On this day in 1938, Italy won their second World Cup with a 4-2 victory over Hungary in Paris.
The Azzurri had lifted the trophy on home soil four years previously, but were unpopular holders when they arrived in France.
The repressive regime of fascist dictator Benito Mussolini sparked anger from French fans toward the side which they saw as representing il Duce.
Their cause was not helped by the instruction to give a Roman salute before each match, with protests following the Italians around throughout the tournament.
A comfortable 3-1 win over the hosts in front of a hostile crowd in Paris saw the Azzurri through to the semi-finals, where Gino Colaussi’s goal and a Giuseppe Meazza penalty saw them emerge 2-1 winners.
Vittorio Pozzo’s men produced their best display of the tournament to beat Hungary 4-2, with left-back Pietro Rava later claiming their display had won over the hostile crowd.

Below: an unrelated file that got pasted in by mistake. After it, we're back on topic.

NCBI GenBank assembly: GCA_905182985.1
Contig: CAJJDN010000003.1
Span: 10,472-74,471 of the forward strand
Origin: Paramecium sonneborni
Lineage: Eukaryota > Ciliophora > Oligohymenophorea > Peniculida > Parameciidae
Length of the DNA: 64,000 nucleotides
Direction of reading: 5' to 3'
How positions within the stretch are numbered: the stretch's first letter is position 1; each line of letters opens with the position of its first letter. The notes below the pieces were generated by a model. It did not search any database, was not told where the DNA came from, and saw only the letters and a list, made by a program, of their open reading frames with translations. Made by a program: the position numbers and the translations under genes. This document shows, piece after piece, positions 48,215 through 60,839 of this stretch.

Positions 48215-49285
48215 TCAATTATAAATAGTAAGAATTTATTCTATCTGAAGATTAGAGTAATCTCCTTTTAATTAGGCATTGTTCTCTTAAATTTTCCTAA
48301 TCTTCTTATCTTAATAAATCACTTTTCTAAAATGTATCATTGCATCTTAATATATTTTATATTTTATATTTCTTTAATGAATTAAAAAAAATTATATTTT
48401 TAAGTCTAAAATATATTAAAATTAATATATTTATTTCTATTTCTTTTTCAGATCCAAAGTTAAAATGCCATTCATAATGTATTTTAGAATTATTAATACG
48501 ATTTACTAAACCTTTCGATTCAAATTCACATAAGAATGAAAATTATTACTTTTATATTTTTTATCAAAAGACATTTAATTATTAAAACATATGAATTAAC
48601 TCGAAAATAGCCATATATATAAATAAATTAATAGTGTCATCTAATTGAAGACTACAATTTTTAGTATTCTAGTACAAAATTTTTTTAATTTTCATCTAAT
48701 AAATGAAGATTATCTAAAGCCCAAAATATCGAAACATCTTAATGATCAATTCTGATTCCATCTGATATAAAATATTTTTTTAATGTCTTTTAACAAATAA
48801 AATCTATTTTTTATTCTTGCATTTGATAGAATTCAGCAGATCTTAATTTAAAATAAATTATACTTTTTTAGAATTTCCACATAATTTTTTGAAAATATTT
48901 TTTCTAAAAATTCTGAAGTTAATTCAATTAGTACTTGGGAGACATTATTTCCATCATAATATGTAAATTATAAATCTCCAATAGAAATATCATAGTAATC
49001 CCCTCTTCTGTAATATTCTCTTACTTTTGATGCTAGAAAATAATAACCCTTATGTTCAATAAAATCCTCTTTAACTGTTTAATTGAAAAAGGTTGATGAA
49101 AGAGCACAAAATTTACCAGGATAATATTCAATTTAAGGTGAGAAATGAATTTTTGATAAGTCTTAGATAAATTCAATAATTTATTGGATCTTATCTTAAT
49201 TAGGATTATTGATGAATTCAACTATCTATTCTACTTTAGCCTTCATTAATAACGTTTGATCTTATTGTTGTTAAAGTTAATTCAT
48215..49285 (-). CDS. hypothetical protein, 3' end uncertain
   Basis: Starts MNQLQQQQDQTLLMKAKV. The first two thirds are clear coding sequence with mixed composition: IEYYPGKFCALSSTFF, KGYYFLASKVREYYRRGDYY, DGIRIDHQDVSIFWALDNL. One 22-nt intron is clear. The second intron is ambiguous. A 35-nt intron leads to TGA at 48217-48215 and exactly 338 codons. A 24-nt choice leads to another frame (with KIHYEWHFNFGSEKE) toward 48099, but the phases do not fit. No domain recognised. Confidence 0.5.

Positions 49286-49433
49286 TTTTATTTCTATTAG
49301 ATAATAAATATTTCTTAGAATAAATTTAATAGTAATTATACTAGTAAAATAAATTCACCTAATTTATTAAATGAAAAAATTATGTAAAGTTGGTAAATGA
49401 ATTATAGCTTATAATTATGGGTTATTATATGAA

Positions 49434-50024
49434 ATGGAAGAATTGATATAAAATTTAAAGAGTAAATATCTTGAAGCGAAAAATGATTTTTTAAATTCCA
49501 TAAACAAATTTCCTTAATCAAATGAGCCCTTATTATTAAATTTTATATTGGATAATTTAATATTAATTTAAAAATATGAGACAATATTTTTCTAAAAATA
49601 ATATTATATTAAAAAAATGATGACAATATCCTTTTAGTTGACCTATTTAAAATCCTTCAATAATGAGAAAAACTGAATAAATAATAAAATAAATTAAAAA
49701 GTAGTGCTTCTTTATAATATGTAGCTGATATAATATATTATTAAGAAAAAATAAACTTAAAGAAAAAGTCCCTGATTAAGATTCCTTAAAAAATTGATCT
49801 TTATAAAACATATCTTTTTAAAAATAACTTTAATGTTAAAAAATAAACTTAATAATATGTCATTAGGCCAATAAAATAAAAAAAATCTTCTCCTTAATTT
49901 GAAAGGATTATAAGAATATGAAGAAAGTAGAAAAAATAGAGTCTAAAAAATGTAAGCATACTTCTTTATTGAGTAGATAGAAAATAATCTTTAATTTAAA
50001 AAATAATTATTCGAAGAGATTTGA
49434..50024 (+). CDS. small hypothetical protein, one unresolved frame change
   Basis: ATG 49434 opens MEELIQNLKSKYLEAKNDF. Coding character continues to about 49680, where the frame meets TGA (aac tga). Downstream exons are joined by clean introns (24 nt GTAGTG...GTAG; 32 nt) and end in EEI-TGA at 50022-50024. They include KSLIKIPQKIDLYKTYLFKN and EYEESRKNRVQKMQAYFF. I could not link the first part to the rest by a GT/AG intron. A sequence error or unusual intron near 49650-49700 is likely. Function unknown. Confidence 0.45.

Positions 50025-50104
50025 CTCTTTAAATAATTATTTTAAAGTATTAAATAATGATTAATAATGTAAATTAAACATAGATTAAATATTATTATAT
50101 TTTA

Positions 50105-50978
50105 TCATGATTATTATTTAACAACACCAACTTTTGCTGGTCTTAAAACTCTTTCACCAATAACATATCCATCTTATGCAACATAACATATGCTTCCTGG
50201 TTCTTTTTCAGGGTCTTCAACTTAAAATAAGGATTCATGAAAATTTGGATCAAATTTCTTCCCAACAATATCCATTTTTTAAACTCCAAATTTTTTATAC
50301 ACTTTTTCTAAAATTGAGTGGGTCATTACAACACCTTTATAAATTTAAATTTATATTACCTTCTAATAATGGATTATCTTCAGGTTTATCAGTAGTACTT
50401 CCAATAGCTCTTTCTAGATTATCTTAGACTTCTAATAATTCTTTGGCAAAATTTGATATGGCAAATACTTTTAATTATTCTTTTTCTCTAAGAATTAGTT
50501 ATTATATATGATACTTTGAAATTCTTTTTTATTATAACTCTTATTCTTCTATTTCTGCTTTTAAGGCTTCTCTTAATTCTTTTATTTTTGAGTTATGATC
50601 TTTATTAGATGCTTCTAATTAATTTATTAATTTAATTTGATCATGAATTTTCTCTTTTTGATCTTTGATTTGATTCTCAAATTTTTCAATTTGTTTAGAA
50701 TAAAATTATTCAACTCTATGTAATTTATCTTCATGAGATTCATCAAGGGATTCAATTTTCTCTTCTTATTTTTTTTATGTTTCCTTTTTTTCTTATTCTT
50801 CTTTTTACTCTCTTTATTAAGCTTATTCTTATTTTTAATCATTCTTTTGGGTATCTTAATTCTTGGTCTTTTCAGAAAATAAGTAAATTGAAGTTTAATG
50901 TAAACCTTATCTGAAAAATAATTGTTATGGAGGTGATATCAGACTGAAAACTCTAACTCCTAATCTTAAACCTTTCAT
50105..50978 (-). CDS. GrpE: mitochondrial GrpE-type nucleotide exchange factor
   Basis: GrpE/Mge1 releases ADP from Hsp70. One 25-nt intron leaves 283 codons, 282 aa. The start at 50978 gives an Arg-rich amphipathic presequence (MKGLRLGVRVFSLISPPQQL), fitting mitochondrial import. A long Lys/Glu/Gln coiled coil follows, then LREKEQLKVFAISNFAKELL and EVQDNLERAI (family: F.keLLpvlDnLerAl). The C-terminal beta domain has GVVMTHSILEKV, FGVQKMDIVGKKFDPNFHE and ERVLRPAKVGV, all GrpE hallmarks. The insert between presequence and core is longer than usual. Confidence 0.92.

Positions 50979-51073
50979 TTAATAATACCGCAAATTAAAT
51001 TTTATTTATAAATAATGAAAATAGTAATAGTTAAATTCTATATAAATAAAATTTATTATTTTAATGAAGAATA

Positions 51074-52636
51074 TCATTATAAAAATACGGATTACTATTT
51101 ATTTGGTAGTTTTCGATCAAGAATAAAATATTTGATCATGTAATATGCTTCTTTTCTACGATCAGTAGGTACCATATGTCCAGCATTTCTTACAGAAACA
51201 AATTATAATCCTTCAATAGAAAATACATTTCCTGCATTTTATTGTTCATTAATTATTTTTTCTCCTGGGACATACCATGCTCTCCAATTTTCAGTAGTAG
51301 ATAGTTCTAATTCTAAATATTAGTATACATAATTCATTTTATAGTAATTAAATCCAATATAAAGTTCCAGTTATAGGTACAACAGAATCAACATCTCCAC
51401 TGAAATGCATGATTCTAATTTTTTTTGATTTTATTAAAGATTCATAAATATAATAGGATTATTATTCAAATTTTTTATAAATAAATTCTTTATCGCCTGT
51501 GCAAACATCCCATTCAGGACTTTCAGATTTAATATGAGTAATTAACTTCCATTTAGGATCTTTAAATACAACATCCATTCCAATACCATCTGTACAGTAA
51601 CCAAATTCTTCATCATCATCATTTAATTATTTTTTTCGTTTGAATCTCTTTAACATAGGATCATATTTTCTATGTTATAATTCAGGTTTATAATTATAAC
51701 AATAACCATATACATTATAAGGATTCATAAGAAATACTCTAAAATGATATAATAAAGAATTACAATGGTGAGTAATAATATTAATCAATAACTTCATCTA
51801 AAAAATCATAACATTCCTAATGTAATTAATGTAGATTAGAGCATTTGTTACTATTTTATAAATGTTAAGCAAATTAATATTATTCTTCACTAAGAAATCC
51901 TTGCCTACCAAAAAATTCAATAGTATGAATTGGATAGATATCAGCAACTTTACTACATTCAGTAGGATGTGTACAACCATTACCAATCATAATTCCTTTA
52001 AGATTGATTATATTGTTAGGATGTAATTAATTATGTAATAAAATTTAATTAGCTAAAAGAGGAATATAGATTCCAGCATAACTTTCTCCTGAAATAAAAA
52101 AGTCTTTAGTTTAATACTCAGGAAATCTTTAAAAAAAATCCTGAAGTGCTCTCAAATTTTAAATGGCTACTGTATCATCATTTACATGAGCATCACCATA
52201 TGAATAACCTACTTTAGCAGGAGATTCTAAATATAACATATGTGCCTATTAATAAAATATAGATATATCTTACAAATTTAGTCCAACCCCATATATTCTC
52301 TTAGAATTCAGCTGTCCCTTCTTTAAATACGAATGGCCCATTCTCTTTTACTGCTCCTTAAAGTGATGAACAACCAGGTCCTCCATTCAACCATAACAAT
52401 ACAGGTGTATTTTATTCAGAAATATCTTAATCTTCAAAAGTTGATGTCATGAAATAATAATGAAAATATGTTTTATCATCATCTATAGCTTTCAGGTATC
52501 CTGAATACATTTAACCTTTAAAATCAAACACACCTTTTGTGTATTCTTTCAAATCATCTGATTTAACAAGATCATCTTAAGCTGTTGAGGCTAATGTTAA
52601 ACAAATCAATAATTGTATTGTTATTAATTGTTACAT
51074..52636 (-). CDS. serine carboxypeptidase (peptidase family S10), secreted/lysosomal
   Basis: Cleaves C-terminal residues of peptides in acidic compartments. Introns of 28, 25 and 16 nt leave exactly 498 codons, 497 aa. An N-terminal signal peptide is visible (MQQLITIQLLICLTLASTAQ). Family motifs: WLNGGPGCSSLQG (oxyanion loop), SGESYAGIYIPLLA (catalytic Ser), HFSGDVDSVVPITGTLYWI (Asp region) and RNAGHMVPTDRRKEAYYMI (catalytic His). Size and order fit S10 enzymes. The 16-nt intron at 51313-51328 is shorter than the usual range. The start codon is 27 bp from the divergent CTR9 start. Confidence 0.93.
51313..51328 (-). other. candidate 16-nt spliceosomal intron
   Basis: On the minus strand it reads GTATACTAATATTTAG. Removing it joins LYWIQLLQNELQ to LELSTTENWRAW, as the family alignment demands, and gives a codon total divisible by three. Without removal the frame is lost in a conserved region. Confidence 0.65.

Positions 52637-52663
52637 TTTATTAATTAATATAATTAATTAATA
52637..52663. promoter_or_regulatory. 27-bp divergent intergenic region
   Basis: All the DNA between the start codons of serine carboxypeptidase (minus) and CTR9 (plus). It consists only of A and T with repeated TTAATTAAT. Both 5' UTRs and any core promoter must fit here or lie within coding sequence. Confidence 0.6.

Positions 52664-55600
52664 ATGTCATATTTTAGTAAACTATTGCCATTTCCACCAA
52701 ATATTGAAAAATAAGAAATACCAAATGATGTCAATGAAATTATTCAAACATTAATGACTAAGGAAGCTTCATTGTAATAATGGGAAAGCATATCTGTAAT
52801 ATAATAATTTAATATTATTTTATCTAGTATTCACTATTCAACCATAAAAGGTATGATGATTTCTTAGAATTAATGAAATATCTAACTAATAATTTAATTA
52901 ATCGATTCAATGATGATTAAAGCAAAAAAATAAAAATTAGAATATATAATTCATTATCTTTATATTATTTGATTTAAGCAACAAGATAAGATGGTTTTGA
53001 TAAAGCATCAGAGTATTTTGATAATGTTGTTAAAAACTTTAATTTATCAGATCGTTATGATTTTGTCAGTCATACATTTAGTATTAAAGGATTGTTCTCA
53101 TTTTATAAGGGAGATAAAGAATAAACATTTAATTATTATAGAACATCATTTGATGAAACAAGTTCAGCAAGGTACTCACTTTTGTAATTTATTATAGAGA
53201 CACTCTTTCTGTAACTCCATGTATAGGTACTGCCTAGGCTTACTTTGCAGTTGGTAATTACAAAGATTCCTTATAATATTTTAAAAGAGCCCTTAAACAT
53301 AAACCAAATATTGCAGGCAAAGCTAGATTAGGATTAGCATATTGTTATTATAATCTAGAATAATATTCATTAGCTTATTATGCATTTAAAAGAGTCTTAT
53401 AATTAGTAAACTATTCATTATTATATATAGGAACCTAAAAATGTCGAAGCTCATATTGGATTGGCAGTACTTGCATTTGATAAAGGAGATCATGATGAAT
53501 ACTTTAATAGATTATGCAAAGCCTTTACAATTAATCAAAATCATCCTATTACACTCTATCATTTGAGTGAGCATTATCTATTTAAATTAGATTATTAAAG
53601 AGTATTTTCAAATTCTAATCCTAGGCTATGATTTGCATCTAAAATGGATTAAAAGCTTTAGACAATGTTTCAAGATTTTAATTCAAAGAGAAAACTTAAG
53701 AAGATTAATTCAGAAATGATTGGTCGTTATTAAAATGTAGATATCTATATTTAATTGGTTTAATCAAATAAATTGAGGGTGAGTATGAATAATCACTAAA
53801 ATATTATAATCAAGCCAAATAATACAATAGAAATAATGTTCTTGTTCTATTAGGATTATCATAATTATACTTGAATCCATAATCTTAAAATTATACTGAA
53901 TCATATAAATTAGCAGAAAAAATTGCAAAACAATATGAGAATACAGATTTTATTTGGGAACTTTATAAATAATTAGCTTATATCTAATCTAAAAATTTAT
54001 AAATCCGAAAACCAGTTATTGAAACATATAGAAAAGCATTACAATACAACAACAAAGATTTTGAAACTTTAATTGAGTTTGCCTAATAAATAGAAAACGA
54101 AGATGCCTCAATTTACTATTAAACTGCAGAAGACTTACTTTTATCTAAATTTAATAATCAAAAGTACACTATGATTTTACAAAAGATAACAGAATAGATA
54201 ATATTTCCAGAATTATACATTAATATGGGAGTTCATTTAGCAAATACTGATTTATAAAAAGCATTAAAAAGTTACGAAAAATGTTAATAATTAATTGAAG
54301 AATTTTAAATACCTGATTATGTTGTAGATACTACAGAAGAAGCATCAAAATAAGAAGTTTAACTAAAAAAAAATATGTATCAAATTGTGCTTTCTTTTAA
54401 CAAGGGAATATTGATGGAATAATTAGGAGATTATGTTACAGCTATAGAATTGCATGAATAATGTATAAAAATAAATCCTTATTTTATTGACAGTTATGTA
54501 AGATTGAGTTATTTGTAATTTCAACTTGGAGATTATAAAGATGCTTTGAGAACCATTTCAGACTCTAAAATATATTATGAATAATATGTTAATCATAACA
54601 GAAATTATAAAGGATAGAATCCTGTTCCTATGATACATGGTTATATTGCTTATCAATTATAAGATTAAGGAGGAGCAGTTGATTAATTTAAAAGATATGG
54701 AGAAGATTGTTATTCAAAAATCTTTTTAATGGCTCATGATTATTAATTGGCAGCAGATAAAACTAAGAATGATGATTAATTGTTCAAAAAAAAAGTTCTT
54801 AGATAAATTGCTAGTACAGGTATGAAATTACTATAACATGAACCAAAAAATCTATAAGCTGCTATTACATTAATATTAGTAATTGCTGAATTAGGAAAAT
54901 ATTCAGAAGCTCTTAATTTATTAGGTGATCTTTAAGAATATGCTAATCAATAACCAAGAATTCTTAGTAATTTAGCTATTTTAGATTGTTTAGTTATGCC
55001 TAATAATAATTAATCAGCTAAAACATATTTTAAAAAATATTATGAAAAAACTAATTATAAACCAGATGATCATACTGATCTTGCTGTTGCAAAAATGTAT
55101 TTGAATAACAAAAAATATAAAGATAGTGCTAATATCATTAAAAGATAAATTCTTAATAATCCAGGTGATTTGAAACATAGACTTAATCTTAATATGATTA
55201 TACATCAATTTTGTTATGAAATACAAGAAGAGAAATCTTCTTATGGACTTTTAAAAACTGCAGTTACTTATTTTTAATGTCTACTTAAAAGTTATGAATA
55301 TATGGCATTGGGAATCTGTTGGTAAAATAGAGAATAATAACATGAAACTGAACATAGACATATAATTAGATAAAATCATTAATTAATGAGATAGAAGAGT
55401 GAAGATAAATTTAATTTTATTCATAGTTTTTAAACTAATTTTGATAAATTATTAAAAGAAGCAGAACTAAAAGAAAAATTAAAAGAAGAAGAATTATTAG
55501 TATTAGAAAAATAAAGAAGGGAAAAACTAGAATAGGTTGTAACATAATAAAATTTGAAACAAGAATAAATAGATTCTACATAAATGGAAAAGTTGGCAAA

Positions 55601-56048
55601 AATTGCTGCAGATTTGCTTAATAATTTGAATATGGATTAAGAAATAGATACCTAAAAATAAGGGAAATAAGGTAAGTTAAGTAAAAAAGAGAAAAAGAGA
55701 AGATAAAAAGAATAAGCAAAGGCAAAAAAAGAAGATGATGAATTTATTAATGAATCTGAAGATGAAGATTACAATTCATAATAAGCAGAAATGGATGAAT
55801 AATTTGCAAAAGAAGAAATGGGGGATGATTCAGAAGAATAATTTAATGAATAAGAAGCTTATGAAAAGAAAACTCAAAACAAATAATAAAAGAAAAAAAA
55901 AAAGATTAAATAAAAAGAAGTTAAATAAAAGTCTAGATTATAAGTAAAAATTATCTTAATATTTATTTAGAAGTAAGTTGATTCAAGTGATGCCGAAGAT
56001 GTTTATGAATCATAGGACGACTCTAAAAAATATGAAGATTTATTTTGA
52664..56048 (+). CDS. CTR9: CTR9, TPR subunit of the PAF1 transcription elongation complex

Colaussi put Italy ahead after just six minutes, but they were immediately pegged-back by Pal Titkos.
The Azzurri then turned on the style, with Colaussi striking again and Silvio Piola putting them 3-1 up.
Magyar captain Gyorgy Sarosi put them back in with a chance, but Piola scored again to secure the trophy for Italy.
Pozzo later claimed “our players never even dreamed of making it something political”, and were merely proud to play for their country, rather than overtly espousing fascism.
However, with the outbreak of the Second World War just one year later, the images of the Italy players giving the Roman salute remains one of the more unedifying in World Cup history, somewhat overshadowing the great achievement of back-to-back trophies.
image via fifa.com